unlikely that the primary purpose of the amendment is to destroy diversity jurisdiction.” McNeel
v. Kemper Cas. Ins. Co., No. 3:04-CV-0734-G, 2004 U.S. Dist. LEXIS 13887, *7 (N.D. Tex.
July 21, 2004).
In support of this position, Plaintiff states “[t]he Texas Supreme Court has made clear
that individuals such as Mr. Guthrie can be sued and chapter 541 of the Texas Insurance Code
provides a private cause of action against any person that engages in unfair or deceptive acts.”
Mot. Leave to Amend [#9] at 4 (citing TEX. INS. CODE § 41.003). “The Fifth Circuit, however,
has made clear that in order to find a reasonable possibility that a Texas court would allow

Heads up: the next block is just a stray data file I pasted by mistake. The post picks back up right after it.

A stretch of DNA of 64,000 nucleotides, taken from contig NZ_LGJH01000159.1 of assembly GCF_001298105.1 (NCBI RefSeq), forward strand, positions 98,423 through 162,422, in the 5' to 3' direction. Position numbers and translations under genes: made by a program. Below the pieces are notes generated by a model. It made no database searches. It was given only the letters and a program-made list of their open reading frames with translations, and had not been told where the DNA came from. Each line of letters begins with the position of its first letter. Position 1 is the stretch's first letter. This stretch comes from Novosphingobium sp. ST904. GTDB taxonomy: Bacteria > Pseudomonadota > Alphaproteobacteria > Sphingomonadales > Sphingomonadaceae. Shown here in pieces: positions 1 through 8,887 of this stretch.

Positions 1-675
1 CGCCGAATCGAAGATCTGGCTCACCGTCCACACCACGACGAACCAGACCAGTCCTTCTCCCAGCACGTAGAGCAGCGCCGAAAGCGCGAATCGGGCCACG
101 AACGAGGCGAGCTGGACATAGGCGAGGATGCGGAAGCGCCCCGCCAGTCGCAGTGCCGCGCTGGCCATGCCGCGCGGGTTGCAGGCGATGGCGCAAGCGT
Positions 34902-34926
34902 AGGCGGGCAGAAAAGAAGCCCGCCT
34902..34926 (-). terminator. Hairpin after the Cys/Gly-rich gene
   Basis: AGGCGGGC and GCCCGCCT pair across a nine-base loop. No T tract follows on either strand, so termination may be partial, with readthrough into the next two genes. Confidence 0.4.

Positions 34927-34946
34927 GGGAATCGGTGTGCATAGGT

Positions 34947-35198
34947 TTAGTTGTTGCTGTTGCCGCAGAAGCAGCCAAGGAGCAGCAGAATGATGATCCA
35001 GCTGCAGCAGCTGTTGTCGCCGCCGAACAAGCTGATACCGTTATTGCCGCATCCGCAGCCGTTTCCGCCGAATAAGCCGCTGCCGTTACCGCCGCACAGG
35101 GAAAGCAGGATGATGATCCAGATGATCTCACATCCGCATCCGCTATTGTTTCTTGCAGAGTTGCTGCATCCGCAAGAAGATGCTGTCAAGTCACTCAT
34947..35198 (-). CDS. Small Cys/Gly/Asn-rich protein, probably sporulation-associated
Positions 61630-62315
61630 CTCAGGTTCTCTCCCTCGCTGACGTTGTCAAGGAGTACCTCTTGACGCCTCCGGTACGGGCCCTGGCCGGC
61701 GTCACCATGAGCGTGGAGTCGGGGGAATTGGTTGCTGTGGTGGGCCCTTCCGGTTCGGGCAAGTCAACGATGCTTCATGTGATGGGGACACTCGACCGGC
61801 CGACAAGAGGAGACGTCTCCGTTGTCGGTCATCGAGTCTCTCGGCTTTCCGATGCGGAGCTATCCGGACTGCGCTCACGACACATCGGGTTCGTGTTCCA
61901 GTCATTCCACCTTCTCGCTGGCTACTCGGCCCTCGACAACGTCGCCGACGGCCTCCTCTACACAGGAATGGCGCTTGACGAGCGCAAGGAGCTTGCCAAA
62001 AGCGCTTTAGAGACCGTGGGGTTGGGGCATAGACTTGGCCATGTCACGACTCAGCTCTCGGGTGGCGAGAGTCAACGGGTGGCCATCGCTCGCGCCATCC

recovery against an insurance adjuster, the plaintiff must demonstrate that the [agent], as an
individual, committed the Texas Insurance Code or DTPA violation that caused the harm.”
Green v. Nationwide Mut. Ins. Co., No. A-12-CV-600 LY, 2012 U.S. Dist. LEXIS 155062, *1112 (W.D. Tex. Oct. 17, 2012) (citing Hornbuckle v. State Farm Lloyds, 385 F.3d 538, 545 (5th
Cir. 2004). Conclusory repetitions of the statutory language that “allege no actionable facts
specific to [the non-diverse defendant]” do not establish any potential liability. Griggs v. State
Farm Lloyds, 181 F.3d 694, 699 (5th Cir. 1999). Rather, a plaintiff seeking to assert a complaint
in federal court against an individual insurance agent or adjuster must “satisfy Rules 8, 9, and
12(b)(6) and Twombly, to allege specific actionable conduct by the adjuster and to distinguish
claims against the adjuster from generic, conclusory, statute-tracking claims against the insurer.”